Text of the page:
I just reviewed the cryosuspension of A-1234. Alcor's site has numerous cases described at their website-- which is fantastic. [+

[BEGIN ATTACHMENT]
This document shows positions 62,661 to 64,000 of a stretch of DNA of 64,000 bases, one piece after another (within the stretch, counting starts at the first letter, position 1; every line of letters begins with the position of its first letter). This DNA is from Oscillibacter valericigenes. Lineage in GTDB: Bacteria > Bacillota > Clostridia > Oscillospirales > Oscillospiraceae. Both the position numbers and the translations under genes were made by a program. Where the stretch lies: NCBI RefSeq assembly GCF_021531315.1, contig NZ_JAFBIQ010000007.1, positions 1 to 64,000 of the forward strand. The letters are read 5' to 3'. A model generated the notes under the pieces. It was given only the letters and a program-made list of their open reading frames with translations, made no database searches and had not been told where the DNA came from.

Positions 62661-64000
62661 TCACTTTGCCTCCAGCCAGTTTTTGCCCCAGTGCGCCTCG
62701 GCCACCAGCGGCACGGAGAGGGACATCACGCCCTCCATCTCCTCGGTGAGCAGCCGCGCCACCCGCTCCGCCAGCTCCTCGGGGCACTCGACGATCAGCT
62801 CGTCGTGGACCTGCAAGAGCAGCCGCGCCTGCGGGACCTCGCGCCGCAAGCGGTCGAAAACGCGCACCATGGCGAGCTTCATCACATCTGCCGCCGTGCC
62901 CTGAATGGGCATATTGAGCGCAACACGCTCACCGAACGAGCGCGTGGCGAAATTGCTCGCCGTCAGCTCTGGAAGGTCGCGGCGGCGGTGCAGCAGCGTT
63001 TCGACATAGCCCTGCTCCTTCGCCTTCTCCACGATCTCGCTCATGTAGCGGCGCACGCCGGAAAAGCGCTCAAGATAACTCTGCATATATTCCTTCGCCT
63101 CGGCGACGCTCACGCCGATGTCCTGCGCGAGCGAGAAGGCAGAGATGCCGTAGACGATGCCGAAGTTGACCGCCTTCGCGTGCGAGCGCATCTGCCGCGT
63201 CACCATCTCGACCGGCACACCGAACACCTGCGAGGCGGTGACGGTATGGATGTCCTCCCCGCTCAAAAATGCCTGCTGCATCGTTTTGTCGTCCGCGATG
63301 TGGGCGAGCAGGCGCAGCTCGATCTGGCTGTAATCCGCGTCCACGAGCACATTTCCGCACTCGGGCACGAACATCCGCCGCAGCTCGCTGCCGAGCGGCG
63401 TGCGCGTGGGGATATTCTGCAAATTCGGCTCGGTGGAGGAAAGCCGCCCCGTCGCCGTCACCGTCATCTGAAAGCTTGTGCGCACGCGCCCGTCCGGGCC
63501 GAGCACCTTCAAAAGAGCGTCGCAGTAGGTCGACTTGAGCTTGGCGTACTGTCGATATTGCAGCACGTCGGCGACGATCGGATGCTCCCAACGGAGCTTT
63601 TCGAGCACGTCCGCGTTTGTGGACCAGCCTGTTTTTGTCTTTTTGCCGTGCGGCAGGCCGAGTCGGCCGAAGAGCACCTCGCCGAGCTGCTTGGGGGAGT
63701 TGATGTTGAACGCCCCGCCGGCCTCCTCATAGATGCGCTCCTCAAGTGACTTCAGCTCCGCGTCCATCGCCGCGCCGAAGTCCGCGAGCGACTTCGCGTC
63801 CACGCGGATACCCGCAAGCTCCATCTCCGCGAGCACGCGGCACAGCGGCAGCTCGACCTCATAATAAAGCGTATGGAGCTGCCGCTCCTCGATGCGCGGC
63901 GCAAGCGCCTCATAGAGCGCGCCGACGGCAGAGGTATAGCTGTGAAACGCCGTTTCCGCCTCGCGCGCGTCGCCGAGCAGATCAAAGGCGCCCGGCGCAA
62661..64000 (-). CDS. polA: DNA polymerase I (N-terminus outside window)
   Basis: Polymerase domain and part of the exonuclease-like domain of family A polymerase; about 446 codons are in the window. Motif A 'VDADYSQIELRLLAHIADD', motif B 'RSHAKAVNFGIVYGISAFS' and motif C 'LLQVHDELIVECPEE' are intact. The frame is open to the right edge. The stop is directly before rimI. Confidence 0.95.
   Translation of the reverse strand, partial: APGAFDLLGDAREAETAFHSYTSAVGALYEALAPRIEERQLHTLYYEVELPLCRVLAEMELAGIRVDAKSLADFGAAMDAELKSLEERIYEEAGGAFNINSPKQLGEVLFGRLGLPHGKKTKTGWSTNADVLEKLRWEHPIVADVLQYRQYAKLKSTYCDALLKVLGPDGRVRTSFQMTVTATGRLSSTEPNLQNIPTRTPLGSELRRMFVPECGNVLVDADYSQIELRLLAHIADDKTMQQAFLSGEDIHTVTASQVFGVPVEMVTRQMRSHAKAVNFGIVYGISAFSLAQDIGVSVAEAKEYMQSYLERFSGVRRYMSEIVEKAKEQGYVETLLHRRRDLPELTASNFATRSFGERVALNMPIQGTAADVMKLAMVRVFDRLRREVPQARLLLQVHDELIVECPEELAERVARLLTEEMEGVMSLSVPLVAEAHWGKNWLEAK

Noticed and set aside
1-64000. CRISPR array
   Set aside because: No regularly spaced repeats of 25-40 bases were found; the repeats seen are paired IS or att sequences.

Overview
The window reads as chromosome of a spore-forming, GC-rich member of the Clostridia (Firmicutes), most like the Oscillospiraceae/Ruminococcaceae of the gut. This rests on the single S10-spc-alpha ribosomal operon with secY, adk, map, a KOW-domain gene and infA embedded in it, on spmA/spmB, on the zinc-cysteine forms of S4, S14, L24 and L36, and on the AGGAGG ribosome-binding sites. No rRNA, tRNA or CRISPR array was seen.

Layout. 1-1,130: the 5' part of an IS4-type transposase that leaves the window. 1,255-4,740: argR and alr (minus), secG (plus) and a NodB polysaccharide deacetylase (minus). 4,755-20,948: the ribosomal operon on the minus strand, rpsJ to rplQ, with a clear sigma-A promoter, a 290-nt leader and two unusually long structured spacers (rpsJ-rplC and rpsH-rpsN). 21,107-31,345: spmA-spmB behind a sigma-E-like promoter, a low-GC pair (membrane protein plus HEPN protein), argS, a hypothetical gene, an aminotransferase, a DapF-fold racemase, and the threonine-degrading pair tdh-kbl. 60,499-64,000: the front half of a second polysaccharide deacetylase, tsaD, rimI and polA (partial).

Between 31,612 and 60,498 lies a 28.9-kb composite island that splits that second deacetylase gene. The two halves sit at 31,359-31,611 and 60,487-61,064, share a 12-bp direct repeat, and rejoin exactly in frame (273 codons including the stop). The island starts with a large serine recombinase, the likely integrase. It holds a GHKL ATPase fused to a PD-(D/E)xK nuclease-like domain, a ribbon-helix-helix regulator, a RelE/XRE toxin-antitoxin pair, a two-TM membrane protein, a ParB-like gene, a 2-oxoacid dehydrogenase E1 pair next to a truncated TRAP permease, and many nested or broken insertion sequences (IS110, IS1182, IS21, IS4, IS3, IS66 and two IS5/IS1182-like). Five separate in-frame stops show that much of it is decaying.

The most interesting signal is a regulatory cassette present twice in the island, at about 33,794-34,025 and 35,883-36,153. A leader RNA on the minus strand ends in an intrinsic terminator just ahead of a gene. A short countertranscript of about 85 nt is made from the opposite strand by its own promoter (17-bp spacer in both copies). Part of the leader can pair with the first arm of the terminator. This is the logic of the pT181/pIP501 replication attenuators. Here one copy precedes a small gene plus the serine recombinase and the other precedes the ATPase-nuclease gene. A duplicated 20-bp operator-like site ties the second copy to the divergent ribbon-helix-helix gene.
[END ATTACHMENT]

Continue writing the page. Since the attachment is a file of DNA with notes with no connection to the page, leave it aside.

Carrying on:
]. The element of this case that boggles me is the fact that A-1234 was 83 and in questionable health-- yet did not move closer to Alcor. I don't get that. Why would she live in a nursing home in CA? Why not live in a nursing home near Alcor HQ? She was apparently a longtime member so there was lots of time to think about this. She wasn't a last minute case signed up by a relative. And I'm continually boggled by the prevalence of the desire for anonymity. A-1234 requested anonymity according to the paperwork, but it seems to me that anonymity is still a default condition. I still haven't figured out my own paperwork in that regard. Quite frankly, it's a bitch to get it done because my last set of forms to update that aspect required two people to witness my signature, and to give their SS numbers. Nobody wants to do that, understandably. Anyway, A-1234 had plenty of time to move closer to Alcor. Jerry Lemler wrote something about having learned more about local standby from a case in the past few years-- I forgot the reference-- and I was interested in A-2020 from that point of view. It seems to me that the most critical phase of a suspension that easiest to fix (no new tech) is to create a local residence for cryonicists. The medium long term includes Ventureville, but it just seems to me that something more local and small scale ought to be easier and faster.